Consumer protection is the aim of the federal government's Future of Financial Advice (FOFA) reforms, but David Hasib of Chan & Naylor Accounting feels the new law may produce some unintended and unpleasant consequences.
Here are his pros about the new legislation:
- “Small business owners will receive specialist advice from financial advisers who are more in tune with the needs of small businesses. For example, previously, many owners were advised on how to grow and sustain their enterprises, but received limited advice when determining what to do with the generated returns.”
- “A transparent fee-for-service will become the norm as the reforms force advisers to adopt new methods of streamlining costs and improving efficiency in order to cope, survive and thrive in the new environment."
- “Small businesses will be presented with clear and deliverable service agreements, negotiated every two years.”
- “Changes to remuneration and commissions will reduce the risk of small business owners receiving bias advice towards product providers that pay over-riders to advisers.”
- “FoFA will ultimately ensure that financial advisers have their client’s best-interest at heart.”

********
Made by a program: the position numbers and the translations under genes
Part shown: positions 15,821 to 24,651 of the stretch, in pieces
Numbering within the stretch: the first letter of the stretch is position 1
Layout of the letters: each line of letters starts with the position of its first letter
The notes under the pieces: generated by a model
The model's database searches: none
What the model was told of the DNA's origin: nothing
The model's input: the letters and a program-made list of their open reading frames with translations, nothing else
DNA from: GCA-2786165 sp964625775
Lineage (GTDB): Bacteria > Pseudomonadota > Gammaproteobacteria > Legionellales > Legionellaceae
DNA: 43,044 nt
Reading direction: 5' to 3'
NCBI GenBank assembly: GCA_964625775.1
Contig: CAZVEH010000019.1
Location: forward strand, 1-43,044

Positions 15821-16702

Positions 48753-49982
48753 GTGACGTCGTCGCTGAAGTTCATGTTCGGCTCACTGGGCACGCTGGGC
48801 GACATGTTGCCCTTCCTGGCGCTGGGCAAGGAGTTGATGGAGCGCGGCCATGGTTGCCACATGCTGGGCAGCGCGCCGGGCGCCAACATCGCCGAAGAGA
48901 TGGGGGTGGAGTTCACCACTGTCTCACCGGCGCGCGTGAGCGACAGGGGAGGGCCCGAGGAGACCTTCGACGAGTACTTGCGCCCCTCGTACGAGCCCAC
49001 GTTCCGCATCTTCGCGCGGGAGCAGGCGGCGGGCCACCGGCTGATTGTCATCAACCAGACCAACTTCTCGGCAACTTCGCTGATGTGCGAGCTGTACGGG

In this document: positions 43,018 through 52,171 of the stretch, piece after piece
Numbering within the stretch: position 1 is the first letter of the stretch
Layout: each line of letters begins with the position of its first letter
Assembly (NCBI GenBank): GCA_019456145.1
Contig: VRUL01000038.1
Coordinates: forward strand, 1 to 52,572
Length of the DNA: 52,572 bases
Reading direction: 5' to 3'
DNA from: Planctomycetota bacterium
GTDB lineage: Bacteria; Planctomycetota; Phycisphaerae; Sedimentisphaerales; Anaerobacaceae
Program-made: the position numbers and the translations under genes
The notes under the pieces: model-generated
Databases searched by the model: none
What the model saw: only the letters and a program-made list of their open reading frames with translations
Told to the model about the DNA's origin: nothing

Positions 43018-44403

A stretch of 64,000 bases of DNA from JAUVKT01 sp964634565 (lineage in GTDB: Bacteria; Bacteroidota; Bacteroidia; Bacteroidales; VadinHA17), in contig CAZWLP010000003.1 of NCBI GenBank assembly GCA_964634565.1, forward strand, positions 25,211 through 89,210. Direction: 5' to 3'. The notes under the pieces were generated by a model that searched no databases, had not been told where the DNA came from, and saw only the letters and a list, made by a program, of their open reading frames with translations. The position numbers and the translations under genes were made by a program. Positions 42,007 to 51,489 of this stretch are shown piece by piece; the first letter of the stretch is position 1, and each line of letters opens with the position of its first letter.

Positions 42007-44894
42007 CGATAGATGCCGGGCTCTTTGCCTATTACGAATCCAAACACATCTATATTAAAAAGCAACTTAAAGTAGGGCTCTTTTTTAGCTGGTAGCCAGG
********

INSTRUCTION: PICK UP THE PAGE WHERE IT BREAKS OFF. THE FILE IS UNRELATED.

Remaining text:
And here are his cons:
- “It’s inevitable that small business owners will face extra costs for financial advice as they are referred to ‘specialist’ advisers and urged to part ways with their existing adviser.”
- “Furthermore, the cost of advice will be more expensive, not only because adviser remuneration cannot be supplemented via commissions (i.e. Risk cover via super), but the cost of PI cover/Dealer fee’s/Staffing needs will have increased significantly.”
- “Due to cost and risk restraints, limited advice or scaled advice becomes near impossible to deliver. As a result, the future of financial advice plays in the hands of the Banks and/or Industry Super funds that ultimately negate the FoFA reforms.”
- "In summary, FoFA will be a double-edged sword for small business owners."